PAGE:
Questions relating to the politics of Wales, including Welsh Government and the National Assembly for Wales.
Wales is a country that is part of the United Kingdom and the island of Great Britain.
The judiciary is independent of the executive and the legislature. The highest court is the Supreme Court of the United Kingdom.
The Welsh political system is a multi-party system. Throughout much of the 19th century, Wales was a bastion of the Liberal Party. From the early 20th century, the Labour Party has emerged as the most popular political party in Wales, before 2009 having won the largest share of the vote at every UK General Election, National Assembly for Wales election and European Parliament election since 1922. The Welsh Labour Party has traditionally been most successful in the industrial south Wales valleys, north east Wales and urban coastal areas, such as Cardiff, Newport and Swansea.
The Welsh Conservative Party has historically been the second political party of Wales, having obtained the second largest share of the vote in Wales in a majority of UK general elections since 1885. In three General Elections (1906, 1997 and 2001) no Conservative MPs were returned to Westminster, while on only two occasions in the 20th century (1979 and 1983) have more than a quarter of Welsh constituencies been represented by Conservatives. However, in the 2009 European Parliament elections the Conservatives polled higher than the Labour party in Wales.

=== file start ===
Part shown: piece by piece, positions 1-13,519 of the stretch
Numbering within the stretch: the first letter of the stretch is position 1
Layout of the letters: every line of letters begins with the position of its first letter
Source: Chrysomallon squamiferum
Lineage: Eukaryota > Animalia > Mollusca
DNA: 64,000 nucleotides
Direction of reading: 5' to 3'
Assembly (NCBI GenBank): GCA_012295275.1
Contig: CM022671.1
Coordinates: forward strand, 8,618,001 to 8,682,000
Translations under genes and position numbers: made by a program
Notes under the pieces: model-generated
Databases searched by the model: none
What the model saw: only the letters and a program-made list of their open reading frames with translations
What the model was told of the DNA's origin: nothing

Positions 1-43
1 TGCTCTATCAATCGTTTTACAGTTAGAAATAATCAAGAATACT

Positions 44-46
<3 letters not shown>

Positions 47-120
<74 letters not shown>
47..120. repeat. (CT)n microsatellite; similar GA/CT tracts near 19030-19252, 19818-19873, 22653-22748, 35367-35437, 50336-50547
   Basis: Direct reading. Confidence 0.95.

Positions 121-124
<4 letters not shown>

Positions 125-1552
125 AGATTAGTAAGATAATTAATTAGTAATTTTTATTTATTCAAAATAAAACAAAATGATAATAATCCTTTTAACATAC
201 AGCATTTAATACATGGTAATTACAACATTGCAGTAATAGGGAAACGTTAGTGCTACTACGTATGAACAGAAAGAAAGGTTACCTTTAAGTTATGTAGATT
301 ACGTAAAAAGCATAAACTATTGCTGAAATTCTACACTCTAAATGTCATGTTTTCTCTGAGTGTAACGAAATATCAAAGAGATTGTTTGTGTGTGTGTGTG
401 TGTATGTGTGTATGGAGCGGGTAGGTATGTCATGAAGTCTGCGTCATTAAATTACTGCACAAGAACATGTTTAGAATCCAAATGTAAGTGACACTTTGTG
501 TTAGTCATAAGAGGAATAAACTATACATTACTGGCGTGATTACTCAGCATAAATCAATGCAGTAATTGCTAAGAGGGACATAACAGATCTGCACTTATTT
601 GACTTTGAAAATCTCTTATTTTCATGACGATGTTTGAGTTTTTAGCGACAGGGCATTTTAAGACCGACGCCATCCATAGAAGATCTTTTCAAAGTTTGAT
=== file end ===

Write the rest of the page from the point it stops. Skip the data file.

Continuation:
Party of Wales/Plaid Cymru is the principal Welsh nationalist political party in Wales. The Party was formed in 1925, but did not contest a majority of Welsh seats in any UK general election until 1959. In 1966 the first Plaid Cymru MP was returned to Parliament. Plaid Cymru's share of the vote since has averaged 10%, with the highest share ever - 14.3% - gained in the 2001 general election. Plaid Cymru is strongest in rural Welsh-speaking areas of north and west Wales.
The Welsh Liberal Democrats are part of the UK Liberal Democrats, and were formed by the merger of the Social Democratic Party (the SDP) and the Liberal Party in 1988. Since then they have gained an average vote share of 14% with the highest share - 18% - gained at the 2005 general election. The Welsh Liberal Democrats have the strongest support in rural mid and west Wales. The party performs relatively strongly in local government elections.